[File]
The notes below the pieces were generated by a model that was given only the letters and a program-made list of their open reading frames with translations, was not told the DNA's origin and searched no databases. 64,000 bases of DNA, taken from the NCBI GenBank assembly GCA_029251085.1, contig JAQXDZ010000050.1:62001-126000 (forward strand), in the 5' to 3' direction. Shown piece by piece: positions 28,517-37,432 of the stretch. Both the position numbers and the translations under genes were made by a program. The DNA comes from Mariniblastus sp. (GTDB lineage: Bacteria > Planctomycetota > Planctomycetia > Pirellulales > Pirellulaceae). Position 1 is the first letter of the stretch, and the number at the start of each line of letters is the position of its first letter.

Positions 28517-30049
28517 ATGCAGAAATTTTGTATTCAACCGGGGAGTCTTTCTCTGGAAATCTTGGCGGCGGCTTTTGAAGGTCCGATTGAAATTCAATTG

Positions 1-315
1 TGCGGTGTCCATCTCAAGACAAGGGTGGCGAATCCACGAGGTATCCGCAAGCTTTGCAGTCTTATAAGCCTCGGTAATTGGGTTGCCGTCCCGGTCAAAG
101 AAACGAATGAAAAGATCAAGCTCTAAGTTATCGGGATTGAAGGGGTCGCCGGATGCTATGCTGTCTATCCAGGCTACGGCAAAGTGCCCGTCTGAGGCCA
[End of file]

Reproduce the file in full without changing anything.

The notes below the pieces were generated by a model that was given only the letters and a program-made list of their open reading frames with translations, was not told the DNA's origin and searched no databases. 64,000 bases of DNA, taken from the NCBI GenBank assembly GCA_029251085.1, contig JAQXDZ010000050.1:62001-126000 (forward strand), in the 5' to 3' direction. Shown piece by piece: positions 28,517-37,432 of the stretch. Both the position numbers and the translations under genes were made by a program. The DNA comes from Mariniblastus sp. (GTDB lineage: Bacteria > Planctomycetota > Planctomycetia > Pirellulales > Pirellulaceae). Position 1 is the first letter of the stretch, and the number at the start of each line of letters is the position of its first letter.

Positions 28517-30049
28517 ATGCAGAAATTTTGTATTCAACCGGGGAGTCTTTCTCTGGAAATCTTGGCGGCGGCTTTTGAAGGTCCGATTGAAATTCAATTG

Positions 1-315
1 TGCGGTGTCCATCTCAAGACAAGGGTGGCGAATCCACGAGGTATCCGCAAGCTTTGCAGTCTTATAAGCCTCGGTAATTGGGTTGCCGTCCCGGTCAAAG
101 AAACGAATGAAAAGATCAAGCTCTAAGTTATCGGGATTGAAGGGGTCGCCGGATGCTATGCTGTCTATCCAGGCTACGGCAAAGTGCCCGTCTGAGGCCA